Rule by regulation: revitalizing Parliament's supervisory role in the making of subordinate legislation.

AuthorNeudorf, Lorne

This article highlights the increasing use of regulations, or subordinate legislation, as a source of federal law. Notably, the Supreme Court of Canada has observed the importance of regulations in ascertaining a legislature's intent with regard to a certain matter even though it is the executive and not Parliament that makes regulations. The author explains the current process in place to provide parliamentary oversight to regulations and suggests that Canada may want to adapt the UK model by dividing the existing Joint Committee for the Scrutiny of Regulations into two separate committees. Methodologically screening new regulations under the proposed committee system would play an important role in supporting transparency in government by helping to publicize the exercise of legislative power by the executive, alleviating concern over governments using the regulation-making process to shield important public policy choices from public scrutiny.


Regulations, also known as secondary or subordinate legislation, are made by ministers or specialist bodies under legislative powers delegated to them by Acts of Parliament. Like primary legislation, regulations have the full force of law. (1) Historically, the power to make regulations was delegated to the Governor in Council (effectively the federal cabinet) where particulars needed to be filled in to complete a legislative package. The main benefit was that regulations could be made and updated quickly by the executive through an Order in Council as opposed to the more cumbersome parliamentary process. (2) Historically, many delegated powers were defined in relation to certain details left out of a statute (though the devil is known to reside in legal details). (3) For example, the fee charged for filing an application for a patent is not included in the Patent Act but rather prescribed by regulation. (4) As a matter of law, regulations must remain strictly inside the limits of the grant of authority provided by the enabling legislation. Given that they work to supplement primary legislation, regulations are essential to knowing the current state of the law.

In recent decades, the use of regulations as a source of law has grown considerably. Modern regulations touch Lome Neudorf, Ph.D. (Cambridge) is a Member of the Law Society of Upper Canada and Assistant Professor of Law at Thompson Rivers University, Faculty of Law. The author thanks the editors and reviewers of an earlier draft for their helpful comments. every aspect of life and are often detailed and complex, dealing with a wide variety of significant matters that would have been previously set out in primary legislation. Notably, the Canadian law of statutory interpretation reflects this changing locus of decisionmaking with respect to significant policy matters from within Parliament to the executive. For example, the Supreme Court of Canada has observed that while "a statute sits higher in the hierarchy of statutory instruments, it is well recognized that regulations can assist in ascertaining the legislature's intention with regard to a particular matter, especially where the statute and regulations are 'closely meshed'". (5) Arguably, a governmental preference for making policy through regulation instead of primary legislation can be seen as reflecting a desire to avoid opposition or scrutiny of what might be perceived as unpopular policy choices as the making of subordinate legislation, being outside of the highly visible parliamentary process, is significantly less likely to attract media and public attention. (6) While there is an established process for drafting and enacting federal regulations pursuant to cabinet directive and certain legislative requirements, there is no open and public study or debate of regulations akin to the parliamentary process. (7)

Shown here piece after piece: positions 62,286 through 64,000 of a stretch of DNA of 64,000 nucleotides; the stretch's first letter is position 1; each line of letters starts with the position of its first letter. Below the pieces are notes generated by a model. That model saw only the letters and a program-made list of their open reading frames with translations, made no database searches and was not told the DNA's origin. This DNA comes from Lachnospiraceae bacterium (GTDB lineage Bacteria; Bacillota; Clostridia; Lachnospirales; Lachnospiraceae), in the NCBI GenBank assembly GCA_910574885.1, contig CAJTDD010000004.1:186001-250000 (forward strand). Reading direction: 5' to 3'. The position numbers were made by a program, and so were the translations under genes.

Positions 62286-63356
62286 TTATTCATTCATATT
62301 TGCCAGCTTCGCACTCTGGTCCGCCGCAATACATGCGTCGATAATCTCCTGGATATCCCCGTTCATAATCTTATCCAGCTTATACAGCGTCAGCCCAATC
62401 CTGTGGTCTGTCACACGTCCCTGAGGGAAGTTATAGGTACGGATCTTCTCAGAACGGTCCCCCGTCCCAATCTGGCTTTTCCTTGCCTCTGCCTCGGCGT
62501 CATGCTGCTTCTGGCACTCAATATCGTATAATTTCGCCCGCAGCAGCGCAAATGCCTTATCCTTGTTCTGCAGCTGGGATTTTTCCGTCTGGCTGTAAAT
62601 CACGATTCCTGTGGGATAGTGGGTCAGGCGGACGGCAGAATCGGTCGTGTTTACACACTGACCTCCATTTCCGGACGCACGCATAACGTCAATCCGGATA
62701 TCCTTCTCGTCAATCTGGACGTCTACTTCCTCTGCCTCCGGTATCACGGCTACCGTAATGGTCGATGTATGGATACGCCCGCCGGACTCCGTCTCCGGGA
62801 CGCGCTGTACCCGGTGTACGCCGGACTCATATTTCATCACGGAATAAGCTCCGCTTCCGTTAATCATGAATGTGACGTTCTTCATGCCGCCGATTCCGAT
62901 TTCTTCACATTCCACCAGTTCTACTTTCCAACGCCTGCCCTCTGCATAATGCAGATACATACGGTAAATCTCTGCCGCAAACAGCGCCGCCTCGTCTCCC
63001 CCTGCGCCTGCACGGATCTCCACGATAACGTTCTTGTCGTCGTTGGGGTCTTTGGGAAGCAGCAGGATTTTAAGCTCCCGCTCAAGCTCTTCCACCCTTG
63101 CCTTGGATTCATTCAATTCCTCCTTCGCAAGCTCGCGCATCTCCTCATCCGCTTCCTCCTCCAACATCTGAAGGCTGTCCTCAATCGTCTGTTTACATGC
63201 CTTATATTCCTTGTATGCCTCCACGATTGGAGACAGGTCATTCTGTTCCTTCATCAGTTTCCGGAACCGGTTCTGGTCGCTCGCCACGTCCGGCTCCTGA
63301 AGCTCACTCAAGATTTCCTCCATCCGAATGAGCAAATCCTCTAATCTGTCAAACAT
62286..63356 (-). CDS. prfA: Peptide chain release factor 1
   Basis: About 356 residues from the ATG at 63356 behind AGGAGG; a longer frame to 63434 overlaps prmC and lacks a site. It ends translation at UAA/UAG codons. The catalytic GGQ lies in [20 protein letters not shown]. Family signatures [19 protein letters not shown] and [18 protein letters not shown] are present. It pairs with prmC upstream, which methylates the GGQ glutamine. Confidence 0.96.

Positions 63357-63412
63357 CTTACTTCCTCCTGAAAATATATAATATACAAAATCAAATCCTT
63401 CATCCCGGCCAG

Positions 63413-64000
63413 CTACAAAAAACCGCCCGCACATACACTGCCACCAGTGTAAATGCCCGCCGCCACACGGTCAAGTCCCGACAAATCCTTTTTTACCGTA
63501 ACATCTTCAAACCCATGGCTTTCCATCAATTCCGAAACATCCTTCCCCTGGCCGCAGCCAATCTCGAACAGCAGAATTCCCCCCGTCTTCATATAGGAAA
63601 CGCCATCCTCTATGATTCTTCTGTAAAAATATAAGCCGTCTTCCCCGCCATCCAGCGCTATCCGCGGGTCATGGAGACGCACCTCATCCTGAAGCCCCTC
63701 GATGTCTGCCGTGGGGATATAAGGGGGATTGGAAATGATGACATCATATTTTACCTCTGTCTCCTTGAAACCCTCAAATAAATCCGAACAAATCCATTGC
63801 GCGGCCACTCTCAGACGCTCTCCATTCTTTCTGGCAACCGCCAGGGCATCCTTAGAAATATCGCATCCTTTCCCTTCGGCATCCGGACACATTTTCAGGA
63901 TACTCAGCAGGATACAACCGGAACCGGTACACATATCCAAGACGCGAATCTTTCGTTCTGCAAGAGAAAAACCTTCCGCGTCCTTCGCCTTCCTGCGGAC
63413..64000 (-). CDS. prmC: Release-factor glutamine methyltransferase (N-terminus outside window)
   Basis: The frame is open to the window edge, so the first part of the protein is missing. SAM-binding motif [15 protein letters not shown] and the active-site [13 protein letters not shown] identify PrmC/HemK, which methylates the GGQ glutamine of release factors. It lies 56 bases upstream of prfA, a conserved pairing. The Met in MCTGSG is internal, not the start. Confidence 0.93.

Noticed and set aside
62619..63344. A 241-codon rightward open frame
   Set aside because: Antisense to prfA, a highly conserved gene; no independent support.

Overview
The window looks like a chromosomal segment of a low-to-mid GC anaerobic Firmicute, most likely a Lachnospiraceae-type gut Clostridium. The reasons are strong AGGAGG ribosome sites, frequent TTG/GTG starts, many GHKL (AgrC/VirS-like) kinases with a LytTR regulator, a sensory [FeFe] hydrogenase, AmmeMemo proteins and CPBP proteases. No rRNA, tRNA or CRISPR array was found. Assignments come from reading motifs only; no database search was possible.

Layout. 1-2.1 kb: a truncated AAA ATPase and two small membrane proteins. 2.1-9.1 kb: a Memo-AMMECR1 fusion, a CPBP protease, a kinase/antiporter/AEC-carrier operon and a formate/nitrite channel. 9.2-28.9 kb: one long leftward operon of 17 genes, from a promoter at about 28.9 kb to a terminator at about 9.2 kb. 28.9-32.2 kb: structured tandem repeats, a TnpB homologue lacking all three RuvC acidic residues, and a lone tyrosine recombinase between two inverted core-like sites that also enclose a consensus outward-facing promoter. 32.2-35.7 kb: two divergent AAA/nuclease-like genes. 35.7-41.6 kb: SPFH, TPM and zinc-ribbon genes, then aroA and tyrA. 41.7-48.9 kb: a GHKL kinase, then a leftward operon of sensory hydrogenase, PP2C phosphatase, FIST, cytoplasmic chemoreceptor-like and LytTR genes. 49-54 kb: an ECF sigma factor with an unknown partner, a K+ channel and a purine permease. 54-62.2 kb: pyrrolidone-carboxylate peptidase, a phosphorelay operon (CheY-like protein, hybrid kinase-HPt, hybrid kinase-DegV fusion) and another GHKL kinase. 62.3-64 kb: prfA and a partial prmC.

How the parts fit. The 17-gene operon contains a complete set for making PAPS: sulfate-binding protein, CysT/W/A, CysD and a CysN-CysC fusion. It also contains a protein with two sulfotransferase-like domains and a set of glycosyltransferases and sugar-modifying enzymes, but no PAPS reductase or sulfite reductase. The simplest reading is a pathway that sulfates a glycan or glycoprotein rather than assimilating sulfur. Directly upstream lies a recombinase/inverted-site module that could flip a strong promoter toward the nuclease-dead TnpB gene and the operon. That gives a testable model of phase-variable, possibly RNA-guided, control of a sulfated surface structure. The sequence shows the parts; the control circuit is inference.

Even while regulations are being made by ministers and specialist bodies, Parliament maintains an important supervisory role in relation to regulations. It can, at any time, repeal or amend its initial grant of authority by simply passing new legislation. In addition, the Statutory Instruments Act provides that every statutory instrument (including regulations) made after December 31, 1971 "shall stand permanently referred to any Committee of the House of Commons, of the Senate or of both Houses of Parliament that may be established for the purpose of reviewing and scrutinizing statutory instruments". (8) The Act also provides a simplified mechanism for the parliamentary revocation of a regulation. Pursuant to the terms of the Act, a joint committee may introduce a report to the Senate and the House of Commons containing a resolution that a regulation or part of a regulation be revoked (provided 30 days advance notice is given to the regulation-making authority). (9) Only one report is permitted to be laid before the Senate and or House of Commons during each sitting day. (10) The report is deemed to be adopted by the Senate or the House of Commons after 15 sitting days unless a minister files a motion that the resolution should not be adopted, in which case the resolution is debated by the House. (11) In the case where both Houses adopt (or are deemed to adopt) the joint committee's report and resolution, the authority that originally made the regulation is required to revoke it within 30 days or a later date specified by the resolution. (12)


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